Masdar itself may no have finance troubles, but it is less easy to dismiss the impact of recession on the companies its new city must attract if it is to fulfil its promise as a cluster for clean-tech business. "Masdar City is difficult, challenging and ambitious," Dr Al Jaber says. "The progress that can be made is not only dependent on financial ability – that is only the facilitator."
There are all kinds of risks. One is the technology itself, much of which exists only in small demonstraion projects. But the biggest is undoubtedly the state of the market and the nominal completion date of 2016 is being quietly dropped. That said, Dr Al Jaber dismisses concerns that the development will end up as an expensive white elephant. "This is not a 'build and they will come' project," he says. "We are not going to build without a clear understanding between us as the developer and the international companies that are going to be interested in coming and getting involved."
Although that interest still exists, there may be other short term priorities. "A couple of years ago the excitement was very, very high," Dr Al Jaber says. "It is still there today, but these are companies exposed to the economic crisis. That doesn't mean they are changing their position, but they are slowing down their activities."
Whatever the mood in the global economy, Masdar itself will not be so easily deterred. "Renewables are a way to diversify the economy, to maintain the position in the global energy market, and to help encourage human capital development," Dr Al Jaber says, implying that there is simply too much to lose.
Masdar City: Tomorrow's world today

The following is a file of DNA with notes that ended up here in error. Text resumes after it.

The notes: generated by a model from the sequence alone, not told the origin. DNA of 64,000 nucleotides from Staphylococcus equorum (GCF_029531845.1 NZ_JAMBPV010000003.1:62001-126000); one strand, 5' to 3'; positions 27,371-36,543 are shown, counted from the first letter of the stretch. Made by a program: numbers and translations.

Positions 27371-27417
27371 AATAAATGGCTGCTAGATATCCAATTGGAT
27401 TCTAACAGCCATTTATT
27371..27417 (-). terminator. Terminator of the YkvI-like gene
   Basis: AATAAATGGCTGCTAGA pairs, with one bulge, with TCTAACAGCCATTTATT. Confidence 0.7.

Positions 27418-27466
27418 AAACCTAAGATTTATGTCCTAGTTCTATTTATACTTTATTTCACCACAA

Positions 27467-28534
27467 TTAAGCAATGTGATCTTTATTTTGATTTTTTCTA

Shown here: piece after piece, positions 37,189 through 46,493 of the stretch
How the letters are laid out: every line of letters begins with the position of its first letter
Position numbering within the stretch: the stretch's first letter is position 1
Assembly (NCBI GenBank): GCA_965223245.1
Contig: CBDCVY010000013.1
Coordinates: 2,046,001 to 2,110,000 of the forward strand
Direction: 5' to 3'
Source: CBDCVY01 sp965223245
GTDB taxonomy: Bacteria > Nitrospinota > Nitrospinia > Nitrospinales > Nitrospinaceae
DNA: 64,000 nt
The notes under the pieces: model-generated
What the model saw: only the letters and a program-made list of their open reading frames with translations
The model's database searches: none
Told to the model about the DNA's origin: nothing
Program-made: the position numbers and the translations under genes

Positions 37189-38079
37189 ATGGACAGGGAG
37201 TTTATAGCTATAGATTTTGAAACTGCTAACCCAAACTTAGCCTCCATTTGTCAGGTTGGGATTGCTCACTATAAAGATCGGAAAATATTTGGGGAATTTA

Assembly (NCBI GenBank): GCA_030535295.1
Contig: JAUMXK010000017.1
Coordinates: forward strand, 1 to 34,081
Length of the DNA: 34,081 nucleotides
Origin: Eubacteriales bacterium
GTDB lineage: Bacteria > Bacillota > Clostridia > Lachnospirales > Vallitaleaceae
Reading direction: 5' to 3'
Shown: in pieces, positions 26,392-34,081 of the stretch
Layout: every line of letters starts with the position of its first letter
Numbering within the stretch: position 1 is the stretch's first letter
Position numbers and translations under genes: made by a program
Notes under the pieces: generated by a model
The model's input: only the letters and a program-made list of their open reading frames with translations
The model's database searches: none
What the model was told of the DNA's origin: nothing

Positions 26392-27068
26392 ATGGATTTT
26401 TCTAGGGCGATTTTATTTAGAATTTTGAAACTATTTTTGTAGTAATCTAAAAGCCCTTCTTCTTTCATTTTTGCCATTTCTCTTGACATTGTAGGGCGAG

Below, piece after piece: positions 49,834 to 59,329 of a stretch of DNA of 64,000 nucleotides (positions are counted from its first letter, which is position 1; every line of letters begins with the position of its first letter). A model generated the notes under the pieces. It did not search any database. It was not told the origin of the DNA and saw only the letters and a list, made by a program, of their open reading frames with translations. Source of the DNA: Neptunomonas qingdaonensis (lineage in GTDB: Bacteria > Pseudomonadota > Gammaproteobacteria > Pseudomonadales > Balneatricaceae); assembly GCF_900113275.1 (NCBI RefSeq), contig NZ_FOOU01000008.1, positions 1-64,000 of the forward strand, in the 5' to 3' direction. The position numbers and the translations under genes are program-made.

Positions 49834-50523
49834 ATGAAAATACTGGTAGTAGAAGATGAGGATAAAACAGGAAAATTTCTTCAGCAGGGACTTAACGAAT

* Few of its buildings may be finished, but Masdar City already has a field of solar panels covering 210,000 square metres. They produce 17,500 megawatt hours of power per year, enough to power up to 8,000 households. At the moment the bulk of the power is being fed back into the Abu Dhabi grid, but ultimately the solar farm will be the main power source for the green city.
* Elsewhere on the largely undeveloped site, research into cutting-edge renewable energy technology is already under way. The "beamdown" project looks like something straight out of a James Bond villain's lair, with a massive array of mirrors focusing and re-focusing sunlight to create a patch of light with the intensity of 100 suns and a temperature of 500C.
* Perhaps wackiest of all is a "personal rapid transit" system. The streets of Masdar City are at first-floor level, beneath which six-person pods will race around a network of sealed tunnels using magnetic guidance rather than fixed tracks. The scheme is at an early stage, but the first two stations – at Masdar Institute and the nearby Project One gateway into the city – are in the process of being built.